Well I think the title of this blog post says it all. But I do have a story to tell about this film, if you are willing to read on (and enjoy perusing the photos).
I had been on a rage with black and white photography in pretty much all of my posts to date, until that expired roll of Fujifilm Superia X-TRA 400 had appeared. That roll of X-TRA had totally whet my appetite to shoot with colour again. I found myself yearning for some really good colour – actually some WOW!
The first questions that popped to my mind were, “Should I try out some pro film?” and “Shooting consumer film all my life, what was I in for?”
I was excited after looking at some of Jon’s photos from his post using Kodak’s Ektar (a 100 speed film – you know I love 100!!) and after a little insisting from him, I convinced myself to grab not one, but, two rolls. Ok…it is pro film, but it’s not slide film! Why? I felt I was not quite ready for slide film. What’s the difference between negative and slide film? It is the way both films handle extreme highlights and shadows. I’ve been told that a colour negative film is much more “forgiving” than the colour slide counterparts in this respect. Unlike colour negative film, you really need to “nail” your exposures with a colour slide film. I wasn’t quite 100% confident about being able to do that, as you will soon find out.
Back to the story, I popped one roll into Nikki (my Nikon F90x) and one roll into Penny (my Pentax K1000) bolted on their respective semi-fast 50mm lenses, and off I went.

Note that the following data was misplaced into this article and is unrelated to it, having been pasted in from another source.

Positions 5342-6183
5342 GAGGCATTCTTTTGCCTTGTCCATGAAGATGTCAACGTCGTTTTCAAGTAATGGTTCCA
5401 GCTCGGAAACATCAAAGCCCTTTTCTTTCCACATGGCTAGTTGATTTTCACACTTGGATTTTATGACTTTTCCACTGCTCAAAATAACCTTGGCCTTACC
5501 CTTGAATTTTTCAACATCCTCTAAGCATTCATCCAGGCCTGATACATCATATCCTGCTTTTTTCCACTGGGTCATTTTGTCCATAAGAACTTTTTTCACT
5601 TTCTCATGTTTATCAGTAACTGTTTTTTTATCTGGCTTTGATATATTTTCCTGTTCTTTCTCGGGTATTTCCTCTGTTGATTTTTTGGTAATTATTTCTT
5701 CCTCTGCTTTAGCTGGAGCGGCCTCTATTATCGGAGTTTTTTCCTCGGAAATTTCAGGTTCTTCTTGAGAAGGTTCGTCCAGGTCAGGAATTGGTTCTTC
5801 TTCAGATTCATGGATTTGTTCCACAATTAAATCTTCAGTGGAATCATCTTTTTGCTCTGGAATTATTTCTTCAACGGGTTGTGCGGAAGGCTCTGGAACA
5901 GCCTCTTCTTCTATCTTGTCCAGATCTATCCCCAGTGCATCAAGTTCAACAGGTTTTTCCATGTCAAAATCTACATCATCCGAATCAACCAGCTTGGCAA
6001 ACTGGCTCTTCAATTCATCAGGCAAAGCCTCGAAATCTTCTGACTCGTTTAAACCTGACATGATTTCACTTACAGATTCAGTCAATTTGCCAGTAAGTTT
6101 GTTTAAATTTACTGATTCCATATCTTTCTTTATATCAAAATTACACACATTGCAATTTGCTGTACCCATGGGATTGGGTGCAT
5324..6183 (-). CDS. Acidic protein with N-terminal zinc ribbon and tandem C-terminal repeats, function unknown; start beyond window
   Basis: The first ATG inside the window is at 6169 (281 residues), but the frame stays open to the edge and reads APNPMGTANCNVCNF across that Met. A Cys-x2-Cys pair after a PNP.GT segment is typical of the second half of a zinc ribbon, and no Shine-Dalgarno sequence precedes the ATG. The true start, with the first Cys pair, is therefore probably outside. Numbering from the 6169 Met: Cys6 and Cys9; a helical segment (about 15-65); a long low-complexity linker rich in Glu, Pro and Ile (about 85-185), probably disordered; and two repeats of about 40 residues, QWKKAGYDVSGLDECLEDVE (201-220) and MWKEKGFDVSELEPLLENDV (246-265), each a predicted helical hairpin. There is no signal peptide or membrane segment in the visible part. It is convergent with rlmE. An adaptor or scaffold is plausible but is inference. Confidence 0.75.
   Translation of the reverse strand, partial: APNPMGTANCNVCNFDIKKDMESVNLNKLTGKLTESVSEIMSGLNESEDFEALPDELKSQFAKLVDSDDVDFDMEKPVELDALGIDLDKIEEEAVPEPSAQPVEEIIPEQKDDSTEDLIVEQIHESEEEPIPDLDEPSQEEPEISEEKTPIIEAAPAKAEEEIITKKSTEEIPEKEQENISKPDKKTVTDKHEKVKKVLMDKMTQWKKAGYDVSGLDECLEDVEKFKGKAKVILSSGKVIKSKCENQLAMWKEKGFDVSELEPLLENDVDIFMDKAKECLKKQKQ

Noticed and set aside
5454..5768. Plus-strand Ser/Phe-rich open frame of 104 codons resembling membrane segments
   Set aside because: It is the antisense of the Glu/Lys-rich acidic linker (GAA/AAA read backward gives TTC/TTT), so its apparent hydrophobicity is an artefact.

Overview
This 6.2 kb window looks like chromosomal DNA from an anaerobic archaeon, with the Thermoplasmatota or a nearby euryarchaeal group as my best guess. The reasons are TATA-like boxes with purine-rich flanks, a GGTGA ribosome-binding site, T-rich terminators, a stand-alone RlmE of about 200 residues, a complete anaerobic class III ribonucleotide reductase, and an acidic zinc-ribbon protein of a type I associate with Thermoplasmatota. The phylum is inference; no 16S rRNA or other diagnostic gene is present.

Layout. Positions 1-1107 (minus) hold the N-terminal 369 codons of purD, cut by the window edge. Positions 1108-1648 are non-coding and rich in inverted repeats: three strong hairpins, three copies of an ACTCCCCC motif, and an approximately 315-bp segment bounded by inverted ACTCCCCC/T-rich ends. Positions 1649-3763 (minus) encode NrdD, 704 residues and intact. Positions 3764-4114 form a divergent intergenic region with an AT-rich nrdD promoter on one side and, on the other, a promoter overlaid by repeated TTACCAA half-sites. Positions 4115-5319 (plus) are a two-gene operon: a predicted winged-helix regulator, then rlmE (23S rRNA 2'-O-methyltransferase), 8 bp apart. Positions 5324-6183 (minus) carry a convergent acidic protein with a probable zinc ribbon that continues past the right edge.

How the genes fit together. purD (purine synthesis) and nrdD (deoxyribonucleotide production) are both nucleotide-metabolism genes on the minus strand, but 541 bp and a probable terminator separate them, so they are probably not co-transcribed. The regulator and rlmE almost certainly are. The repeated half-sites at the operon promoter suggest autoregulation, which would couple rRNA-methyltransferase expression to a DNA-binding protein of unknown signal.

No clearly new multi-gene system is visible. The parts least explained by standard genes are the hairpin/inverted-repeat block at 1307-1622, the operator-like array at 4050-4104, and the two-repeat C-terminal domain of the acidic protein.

Right off the bat, let me tell you that I pulled a “Jon.” Yup! After heckling the poor “Big Cheese” for not checking his film speed during our Black and White Challenge (links to the posts: Part I, Part II, Part III, and Part IV) “yours truly” had failed to check his own settings on dear Penny. Her ISO had been set to (AN OH MY GAWD AWFUL…) 400, from a roll of XTRA loaded before!!! That’s a full 2 stops under exposure if I metered my shots properly. Not quite as bad as Jon’s setting of 400 for the PanF 50 (4 stops! I had to take a dig at him again, HA!), but this was still EMBARRASSING!! So now you know why I won’t try a slide film…yet! Regardless of what had happened, I had to let Jon know so that he can have his day with me. Karma really does come back to haunt you – I find it better to let it happen sooner than later.
Anyways, after chewing up the rolls and getting them back from my friends at DC, what do I think of Kodak’s Ektar? I LOVE THIS FILM! Aside from the many underexposed photos (a couple of which I have shared in this post) the film is VERY different than its consumer counterpart. The colours have so much of that “POP!” that I want to see without being overly saturated.
Nikki has a tendency to ever so slightly overexpose when using spot metering (vs. Penny – she tends to underexpose) but I found that the film handled these tendencies really well. Even when I purposefully tried to overexpose a shot, the transition to the extreme highlights and shadows are handled very well. I have a few examples in this post. The way this film “behaves” is very refreshing for me to see.
From most of my shots, I noticed that I still have a tendency towards snap-shooting. I guess this is because of such a limited amount of time for me to walk around from Union Station to work, or during lunch, and then back to Union from work. I really should find time to slow down and take my time with each and every shot to take full advantage of what this film (and my cameras) can do.
After reviewing my photos, I took a cue from Jon gave myself a “five minute major penalty: failure to check and adjust ISO/ASA.” This was a costly mistake that almost cost me half a roll of photos! So I have to kill this penalty off by purchasing another roll and use it to get some better photos to post for everyone here. I’m sure I will have a hard time with this – haha! In the meantime, please enjoy these photos here and stay tuned!